"If they weren't adversarial, there might be a different issue at stake. … But I don't think he's giving anything away at this point," said Dreisbach. "Is he shooting himself in the foot? Possibly, but he has the right to do so, and [the consequences] will be determined down the road."

Few big city chiefs seem to have waded into such territory. Los Angeles Chief William J. Bratton, well-respected in police circles, endorsed candidates in several races in 2009, including the position of legal counsel for the Police Department. Bratton took heat for the endorsements; the Los Angeles Times called them "unbecoming" and noted that the Christopher Commission, which reviewed the LAPD after the Rodney King beating, had written that it was "unseemly for the chief to use that position to influence the political process." Bratton's candidates lost.

City Councilman and former LAPD chief Bernard Parks said in an interview that chiefs at all times represent their department, regardless what clothes they are wearing.

"The chief of police doesn't lose their first amendment rights, but there's no first amendment right to be chief of police," Parks said.

Parks said stepping into politics can alienate a chief from those who regulate the department and make decisions over its budget. Support a winning candidate, and the public may think that official is in the chief's debt. Back the loser, and risk years of being on the outs with the winner.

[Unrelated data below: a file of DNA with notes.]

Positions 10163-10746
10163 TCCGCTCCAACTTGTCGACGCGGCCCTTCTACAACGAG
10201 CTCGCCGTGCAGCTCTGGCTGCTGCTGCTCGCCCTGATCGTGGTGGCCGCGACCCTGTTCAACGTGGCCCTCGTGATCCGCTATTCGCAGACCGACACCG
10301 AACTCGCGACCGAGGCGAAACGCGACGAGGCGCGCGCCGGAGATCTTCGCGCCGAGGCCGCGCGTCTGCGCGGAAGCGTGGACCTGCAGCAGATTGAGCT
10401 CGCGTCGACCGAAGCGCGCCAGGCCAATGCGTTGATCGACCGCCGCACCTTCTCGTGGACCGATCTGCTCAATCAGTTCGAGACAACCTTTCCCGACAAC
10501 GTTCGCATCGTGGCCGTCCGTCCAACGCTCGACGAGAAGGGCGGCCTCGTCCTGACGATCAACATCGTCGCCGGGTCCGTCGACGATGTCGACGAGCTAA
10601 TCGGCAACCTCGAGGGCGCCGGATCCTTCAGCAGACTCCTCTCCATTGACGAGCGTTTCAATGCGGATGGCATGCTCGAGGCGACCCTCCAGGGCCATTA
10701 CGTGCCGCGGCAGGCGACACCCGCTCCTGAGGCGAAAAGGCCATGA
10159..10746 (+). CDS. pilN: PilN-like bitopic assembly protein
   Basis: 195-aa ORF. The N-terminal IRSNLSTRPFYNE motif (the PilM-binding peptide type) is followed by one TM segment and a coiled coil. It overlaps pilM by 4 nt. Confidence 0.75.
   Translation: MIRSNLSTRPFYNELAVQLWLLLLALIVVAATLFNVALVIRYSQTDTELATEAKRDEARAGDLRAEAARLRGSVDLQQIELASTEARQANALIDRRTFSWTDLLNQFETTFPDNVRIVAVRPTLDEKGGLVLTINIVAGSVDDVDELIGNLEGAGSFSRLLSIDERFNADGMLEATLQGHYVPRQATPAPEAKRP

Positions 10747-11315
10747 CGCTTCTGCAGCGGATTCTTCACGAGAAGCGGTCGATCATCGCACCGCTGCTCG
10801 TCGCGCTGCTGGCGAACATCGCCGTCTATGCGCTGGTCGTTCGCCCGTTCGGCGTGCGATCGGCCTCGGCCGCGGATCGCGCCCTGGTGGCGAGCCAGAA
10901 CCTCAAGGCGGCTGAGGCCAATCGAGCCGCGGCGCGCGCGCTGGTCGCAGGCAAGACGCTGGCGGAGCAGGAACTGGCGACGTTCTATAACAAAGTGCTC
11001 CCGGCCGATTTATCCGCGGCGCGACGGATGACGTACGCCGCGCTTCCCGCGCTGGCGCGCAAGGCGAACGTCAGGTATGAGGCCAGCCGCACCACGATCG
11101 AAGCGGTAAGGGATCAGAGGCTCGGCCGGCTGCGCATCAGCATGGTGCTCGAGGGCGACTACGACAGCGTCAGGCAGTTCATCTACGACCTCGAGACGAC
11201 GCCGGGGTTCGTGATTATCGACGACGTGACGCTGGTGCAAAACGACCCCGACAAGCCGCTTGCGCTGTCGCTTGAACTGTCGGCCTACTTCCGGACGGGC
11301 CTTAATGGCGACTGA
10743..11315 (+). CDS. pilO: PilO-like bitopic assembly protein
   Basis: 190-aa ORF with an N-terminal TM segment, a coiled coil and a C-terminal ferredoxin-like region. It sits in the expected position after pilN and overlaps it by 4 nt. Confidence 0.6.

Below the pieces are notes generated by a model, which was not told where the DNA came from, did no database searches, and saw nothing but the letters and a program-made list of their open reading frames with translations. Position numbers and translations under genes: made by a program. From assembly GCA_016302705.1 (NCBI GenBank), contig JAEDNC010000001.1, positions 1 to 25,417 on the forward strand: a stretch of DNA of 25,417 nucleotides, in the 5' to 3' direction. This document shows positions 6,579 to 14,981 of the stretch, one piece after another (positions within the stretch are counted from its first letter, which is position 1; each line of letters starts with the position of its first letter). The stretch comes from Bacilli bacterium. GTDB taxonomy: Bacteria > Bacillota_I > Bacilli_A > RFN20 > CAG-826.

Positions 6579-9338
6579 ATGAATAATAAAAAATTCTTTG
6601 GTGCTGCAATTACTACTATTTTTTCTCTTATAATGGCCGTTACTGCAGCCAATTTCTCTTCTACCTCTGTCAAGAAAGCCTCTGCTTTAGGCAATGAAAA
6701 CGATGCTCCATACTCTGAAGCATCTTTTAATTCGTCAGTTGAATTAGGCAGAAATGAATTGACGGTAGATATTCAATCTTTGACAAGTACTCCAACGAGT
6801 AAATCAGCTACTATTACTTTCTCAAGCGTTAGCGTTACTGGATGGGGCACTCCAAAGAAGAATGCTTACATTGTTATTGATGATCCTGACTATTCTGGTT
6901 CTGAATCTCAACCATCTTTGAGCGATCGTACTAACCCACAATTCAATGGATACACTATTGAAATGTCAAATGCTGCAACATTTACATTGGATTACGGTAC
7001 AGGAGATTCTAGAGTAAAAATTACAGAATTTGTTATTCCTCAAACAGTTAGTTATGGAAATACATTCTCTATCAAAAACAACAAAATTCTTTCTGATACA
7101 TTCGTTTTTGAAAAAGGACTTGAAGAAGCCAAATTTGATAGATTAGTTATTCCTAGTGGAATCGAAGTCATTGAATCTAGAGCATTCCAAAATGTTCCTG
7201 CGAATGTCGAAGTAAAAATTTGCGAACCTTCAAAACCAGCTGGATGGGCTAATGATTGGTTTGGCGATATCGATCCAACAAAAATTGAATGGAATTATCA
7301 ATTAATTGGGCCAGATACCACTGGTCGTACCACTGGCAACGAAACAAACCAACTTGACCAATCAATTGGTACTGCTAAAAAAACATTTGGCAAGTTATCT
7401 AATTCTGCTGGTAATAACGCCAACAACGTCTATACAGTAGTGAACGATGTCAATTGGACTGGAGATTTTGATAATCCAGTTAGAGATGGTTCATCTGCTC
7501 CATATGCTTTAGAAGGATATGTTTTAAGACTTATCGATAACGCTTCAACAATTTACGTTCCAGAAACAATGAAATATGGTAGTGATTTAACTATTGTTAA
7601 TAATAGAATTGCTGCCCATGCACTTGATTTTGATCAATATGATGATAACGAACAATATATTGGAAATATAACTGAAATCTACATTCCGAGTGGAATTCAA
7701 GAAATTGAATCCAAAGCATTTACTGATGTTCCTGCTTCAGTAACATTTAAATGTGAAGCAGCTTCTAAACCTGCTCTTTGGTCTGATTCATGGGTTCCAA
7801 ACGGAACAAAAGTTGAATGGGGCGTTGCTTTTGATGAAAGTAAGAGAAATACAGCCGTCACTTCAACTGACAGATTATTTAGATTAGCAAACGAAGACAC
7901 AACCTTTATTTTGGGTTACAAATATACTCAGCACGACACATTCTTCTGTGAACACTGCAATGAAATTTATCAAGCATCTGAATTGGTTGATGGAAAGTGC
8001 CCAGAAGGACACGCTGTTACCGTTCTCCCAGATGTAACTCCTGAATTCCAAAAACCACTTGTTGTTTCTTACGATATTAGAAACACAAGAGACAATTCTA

As for a chief such as Bealefeld whose feelings are largely well-known, Parks said, "You can do your job quite well without aligning yourself with a particular candidate."

In Baltimore, the police department's general orders seem unclear, stating that members of the department "shall not participate in political activity other than as may be provided for by law and to exercise their right of suffrage, for which sufficient time shall be allowed." Longtime officers and political observers couldn't recall past commissioners stating preferences in past state's attorney races, though former commissioner Leonard Hamm appeared at a 2005 Jessamy fundraiser — he was photographed dancing with her — but said he did not formally endorse her.

"I've never heard of an outright political endorsement by a commissioner," said former police union president Gary McLhinney, who got flak for appearing in uniform in a mayoral candidate's ad in 1999.

Chiefs around the region have made political donations, according to records, though almost all have been to the county executive in their jurisdiction or the governor — and not state's attorney's races. Maryland State Police Superintendent Terrence Sheridan, the former chief in Baltimore County, has contributed $800 combined to Gov. Martin O'Malley and Baltimore County Executive James T. Smith.

Former Anne Arundel County Chief Patrick Shanahan contributed more than $5,000 to then-County Executive Janet Owens while he led the Police Department, and current chief James P. Teare gave $1,000 to the current executive, John Leopold. Bealefeld has not made any campaign contributions in the past several election cycles, records show.

Anne Arundel State's Attorney Frank Weathersbee said he has sought endorsement from former chiefs, but couldn't recall whether active chiefs had participated in his campaigns. He said receiving an endorsement from an active chief would make sense, as no one else knows better about the working relationship between police and prosecutors.